Every effort must be made to minimise impact of global downturn on Africa's infrastructure
12 March 2009
- Continued investment in infrastructure vital for Africa’s economic development and to alleviate poverty.
- Infrastructure Consortium for Africa will continue drive to encourage both public and private sector investment.
- Africa to remain high on G8’s agenda.
Every effort must be made to minimise the impact on Africa’s infrastructure development of the global downturn – and to encourage continued public sector and private sector investment. This was the message from members of the Infrastructure Consortium for Africa (ICA), gathered for their annual meeting in Rome this week.
Meeting in the shadow of the global financial and economic crisis, the ICA – which helps improve the lives and economic well-being of Africa’s people through supporting and promoting increased investment in infrastructure – pledged to continue and enhance its efforts to encourage both private and public sector investment in Africa’s infrastructure.
The Italian Government also took the opportunity of the meeting to confirm that Africa will remain high on the G8’s agenda. Welcoming participants, Dr Vincenzo Scotti, Under Secretary of State at the Ministry of Foreign Affairs, said that Italy would use its chairmanship of the G8 to ensure that Africa would be a key issue for discussion at this year’s Summit.
Speaking at the conclusion of the Rome meeting, the ICA’s Co-ordinator, Alex Rugamba, said:
“We should not underestimate the impact of the financial and economic crisis on investment in Africa’s infrastructure sector, particularly on the levels of private sector investment. But for Africa to benefit when the upturn comes, which it will, the building blocks of a sound infrastructure must be in place.”
“This means better coordination of efforts to bridge the financing gap and working with partners and stakeholders to encourage African infrastructure service providers to tap into the US $20 billion that could be gained annually through efficiency improvements”, he added.
In addition to considering the impact of the global economic situation, the ICA’s members also reviewed the past performance of the organisation’s Tunis-based secretariat and discussed strategic options for its activity for the next three years.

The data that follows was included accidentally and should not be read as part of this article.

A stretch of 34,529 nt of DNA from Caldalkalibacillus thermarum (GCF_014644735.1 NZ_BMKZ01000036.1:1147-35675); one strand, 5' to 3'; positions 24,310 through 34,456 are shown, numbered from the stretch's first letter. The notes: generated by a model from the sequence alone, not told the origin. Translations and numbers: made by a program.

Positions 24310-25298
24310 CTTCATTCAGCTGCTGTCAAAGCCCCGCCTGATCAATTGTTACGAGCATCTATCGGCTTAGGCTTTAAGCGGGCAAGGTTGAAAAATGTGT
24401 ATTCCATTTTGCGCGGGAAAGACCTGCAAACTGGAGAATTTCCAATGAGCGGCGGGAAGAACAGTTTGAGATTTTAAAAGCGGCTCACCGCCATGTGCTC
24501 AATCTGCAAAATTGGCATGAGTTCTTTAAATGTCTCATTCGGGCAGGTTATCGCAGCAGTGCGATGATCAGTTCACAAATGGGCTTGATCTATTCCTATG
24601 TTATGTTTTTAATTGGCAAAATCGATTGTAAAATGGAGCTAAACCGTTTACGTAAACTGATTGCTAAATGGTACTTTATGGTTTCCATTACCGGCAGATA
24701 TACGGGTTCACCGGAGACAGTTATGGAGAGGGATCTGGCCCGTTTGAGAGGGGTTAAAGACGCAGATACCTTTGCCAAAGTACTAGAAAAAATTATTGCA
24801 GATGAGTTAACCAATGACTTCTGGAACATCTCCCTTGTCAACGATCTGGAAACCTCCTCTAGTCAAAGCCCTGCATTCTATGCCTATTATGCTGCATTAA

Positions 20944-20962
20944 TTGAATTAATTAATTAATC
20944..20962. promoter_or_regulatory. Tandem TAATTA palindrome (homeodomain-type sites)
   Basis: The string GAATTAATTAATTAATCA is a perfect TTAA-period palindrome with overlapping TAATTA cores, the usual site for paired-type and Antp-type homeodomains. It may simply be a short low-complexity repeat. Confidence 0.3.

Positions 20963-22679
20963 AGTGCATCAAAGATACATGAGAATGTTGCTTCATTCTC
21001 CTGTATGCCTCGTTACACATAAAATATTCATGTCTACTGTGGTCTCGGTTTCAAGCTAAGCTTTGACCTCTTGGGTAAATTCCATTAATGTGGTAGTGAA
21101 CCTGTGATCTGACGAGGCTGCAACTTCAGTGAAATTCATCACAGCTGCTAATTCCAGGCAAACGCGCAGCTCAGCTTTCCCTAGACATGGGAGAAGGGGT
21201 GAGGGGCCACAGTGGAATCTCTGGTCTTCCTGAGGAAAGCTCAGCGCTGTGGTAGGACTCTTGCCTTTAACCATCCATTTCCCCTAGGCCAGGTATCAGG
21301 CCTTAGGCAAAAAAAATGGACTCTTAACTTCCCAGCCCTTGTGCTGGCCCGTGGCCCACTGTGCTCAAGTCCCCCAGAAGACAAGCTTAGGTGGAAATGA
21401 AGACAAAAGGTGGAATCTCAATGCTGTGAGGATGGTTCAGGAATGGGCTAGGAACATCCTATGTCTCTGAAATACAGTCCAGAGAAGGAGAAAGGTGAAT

“ICA members have given the secretariat an enhanced role,” said Alex Rugamba. “The secretariat will increase its information-gathering and sharing activity, and will establish a process to step up collaboration and brokering of key infrastructure programmes. We are excited about the opportunities and challenges ahead, and will now draw up our business plan for the next three years.”
Hosted by the Italian Ministry of Foreign Affairs, the meeting was attended by senior representatives of G8 governments, multilateral agencies such as the African Development Bank, the World Bank, the European Commission, European Investment Bank, and by African institutions such as the African Union Commission, and Regional Economic Communities. Senior representatives of funding institutions from China, the Islamic Development Bank, the Arab Fund Coordination Group and India also attended.
Notes to Editors
- A full outcomes statement from the meeting will be published on the ICA’s website as soon as possible.
- Hosted by the Italian Government, the meeting took place on 10 and 11 March 2009 at the Ministry of Foreign Affairs in Rome. The evaluation of the performance of the ICA, and discussion of future strategic options, took place at a special pre-meeting workshop on 9 March 2009.
- The meeting was co-chaired by HE Dr Elham Mahmood Ahmed Ibrahim, African Union Commissioner, and Dr Mandla Gantsho, Vice-President of the African Development Bank.
- The ICA’s annual meeting is hosted by the country holding the Presidency of the G8. The 2008 meeting was held in Tokyo in March 2008.
- The role of the Infrastructure Consortium for Africa is to help improve the lives and economic well-being of Africa’s people through encouraging, supporting and promoting increased investment in infrastructure in Africa. Acting as a catalyst, the ICA works to enhance and accelerate the development of Africa’s infrastructure, and to help remove technical and policy barriers. The Infrastructure Consortium for Africa (ICA) was launched at the G8 Gleneagles Summit in 2005.
- The ICA is supported by a small secretariat hosted by the African Development Bank. Members include the G8 countries, World Bank Group, African Development Bank Group, European Commission, European Investment Bank and Development Bank of Southern Africa.